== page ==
In general, FINRA and SEC rules do not prohibit the use of personal email systems or accounts as long as the firm captures and retains those records as they would those originating in the firm's systems. However, since maintaining outside records can be difficult, many firms have internal policies prohibiting the use of such accounts.
FINRA often finds that when a broker uses personal email or other means of communication not compliant with the firm's policy it is to circumvent important investor protection rules and regulations.
- e.g., last year, FINRA suspended one individual for 60 days and fined him $7,500 for using a personal email account and a personal phone to communicate with a client. FINRA found that his messages to his client made inappropriate predications and exaggerated claims about securities he had invested in for the client in violation of FINRA rules. In one instance, he sent a text message that said, "I can make you $1000 in a day if you give me $2000 tomorrow" - a claim no financial professional should make.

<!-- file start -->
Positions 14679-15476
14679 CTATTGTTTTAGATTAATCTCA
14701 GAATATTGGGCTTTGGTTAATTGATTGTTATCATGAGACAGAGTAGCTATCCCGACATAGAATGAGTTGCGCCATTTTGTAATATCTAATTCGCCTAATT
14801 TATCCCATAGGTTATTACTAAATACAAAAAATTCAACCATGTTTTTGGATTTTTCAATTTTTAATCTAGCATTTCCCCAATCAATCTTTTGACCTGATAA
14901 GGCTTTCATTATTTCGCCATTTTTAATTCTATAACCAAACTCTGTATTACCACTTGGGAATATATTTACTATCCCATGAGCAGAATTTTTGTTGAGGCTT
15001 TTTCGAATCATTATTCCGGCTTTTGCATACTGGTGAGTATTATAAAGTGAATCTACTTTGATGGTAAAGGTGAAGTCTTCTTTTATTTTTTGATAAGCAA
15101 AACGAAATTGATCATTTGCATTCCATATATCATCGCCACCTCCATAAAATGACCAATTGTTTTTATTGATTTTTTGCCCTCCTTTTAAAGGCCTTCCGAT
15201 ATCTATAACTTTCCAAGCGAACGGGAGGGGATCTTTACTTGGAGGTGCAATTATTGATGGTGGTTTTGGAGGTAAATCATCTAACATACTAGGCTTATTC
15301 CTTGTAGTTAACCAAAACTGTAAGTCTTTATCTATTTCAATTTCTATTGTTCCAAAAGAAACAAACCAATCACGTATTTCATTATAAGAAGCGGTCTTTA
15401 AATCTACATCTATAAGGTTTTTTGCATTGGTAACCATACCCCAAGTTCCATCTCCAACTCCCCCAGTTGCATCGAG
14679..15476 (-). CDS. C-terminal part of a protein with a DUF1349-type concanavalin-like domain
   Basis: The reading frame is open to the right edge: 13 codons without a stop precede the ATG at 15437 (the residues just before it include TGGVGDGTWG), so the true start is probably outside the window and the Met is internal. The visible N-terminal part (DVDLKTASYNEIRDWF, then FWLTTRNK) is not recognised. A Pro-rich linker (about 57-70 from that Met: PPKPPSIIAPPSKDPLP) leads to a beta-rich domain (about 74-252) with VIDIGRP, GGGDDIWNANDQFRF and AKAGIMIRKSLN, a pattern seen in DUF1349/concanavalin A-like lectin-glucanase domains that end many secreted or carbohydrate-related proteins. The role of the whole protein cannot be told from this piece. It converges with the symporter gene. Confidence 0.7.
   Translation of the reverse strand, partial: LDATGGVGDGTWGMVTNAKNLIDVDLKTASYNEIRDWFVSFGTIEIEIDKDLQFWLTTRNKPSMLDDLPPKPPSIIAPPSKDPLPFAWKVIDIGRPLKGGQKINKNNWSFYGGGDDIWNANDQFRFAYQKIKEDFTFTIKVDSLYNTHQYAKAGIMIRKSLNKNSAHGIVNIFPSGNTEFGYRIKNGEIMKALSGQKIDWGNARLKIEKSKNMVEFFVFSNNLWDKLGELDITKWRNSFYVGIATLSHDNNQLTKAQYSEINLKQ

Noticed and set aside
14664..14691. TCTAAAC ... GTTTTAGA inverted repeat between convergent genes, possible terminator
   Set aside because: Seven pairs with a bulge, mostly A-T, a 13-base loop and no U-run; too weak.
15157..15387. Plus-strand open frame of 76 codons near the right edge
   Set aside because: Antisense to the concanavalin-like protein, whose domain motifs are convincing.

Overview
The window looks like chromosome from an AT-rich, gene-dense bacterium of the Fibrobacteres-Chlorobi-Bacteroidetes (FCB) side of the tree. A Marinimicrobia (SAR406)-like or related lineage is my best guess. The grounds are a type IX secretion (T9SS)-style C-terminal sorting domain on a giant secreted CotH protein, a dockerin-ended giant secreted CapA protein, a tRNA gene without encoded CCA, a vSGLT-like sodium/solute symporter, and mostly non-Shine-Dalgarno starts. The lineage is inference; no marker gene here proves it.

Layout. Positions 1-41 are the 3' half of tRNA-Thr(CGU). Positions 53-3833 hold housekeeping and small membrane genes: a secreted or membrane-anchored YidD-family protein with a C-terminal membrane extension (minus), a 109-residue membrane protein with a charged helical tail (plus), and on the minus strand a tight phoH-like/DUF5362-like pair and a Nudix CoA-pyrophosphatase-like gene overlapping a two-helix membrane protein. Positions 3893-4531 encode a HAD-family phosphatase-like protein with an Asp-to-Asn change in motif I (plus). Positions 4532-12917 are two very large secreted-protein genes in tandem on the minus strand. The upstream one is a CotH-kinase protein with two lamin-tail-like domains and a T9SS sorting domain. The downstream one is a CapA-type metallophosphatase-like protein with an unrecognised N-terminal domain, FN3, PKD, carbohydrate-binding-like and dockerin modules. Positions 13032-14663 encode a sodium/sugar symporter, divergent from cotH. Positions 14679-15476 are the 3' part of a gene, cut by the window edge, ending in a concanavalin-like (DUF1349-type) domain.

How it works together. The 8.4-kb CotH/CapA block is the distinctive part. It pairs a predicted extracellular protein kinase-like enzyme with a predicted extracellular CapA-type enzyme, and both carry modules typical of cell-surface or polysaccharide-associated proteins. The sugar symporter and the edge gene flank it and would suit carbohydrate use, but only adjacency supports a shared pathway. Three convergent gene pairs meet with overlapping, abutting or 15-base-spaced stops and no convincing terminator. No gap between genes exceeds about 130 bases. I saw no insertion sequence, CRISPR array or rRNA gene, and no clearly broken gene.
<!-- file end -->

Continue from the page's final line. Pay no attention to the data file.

4. ASKING YOU TO WRITE A CHECK TO A PERSON OR ENTITY OTHER THAN THE FIRM. As a general rule of thumb, if you are investing through an account at a particular financial firm, you should make all deposits directly to the financial firm - and you should double check that you have the right deposit information.
If your financial professional pitches an investment that requires you to write a check to him or to a third party, proceed with caution and verify with the firm that this is in fact its protocol. It could be a sign of fraud or a sign that the financial firm doesn't approve or sanction the investment.
In one case this year, FINRA permanently barred a broker when it found that he had instructed a customer to write an investment check to a fraudulent account. The broker had pitched the client on a $20,000 real estate investment. To take advantage of the "investment," the broker instructed the client to write a check to the purported real estate investment group. In fact, he had the customer write the check to a fake business owned by the broker. There was no real estate investment. Instead, the broker deposited that cash and used it for personal expenses.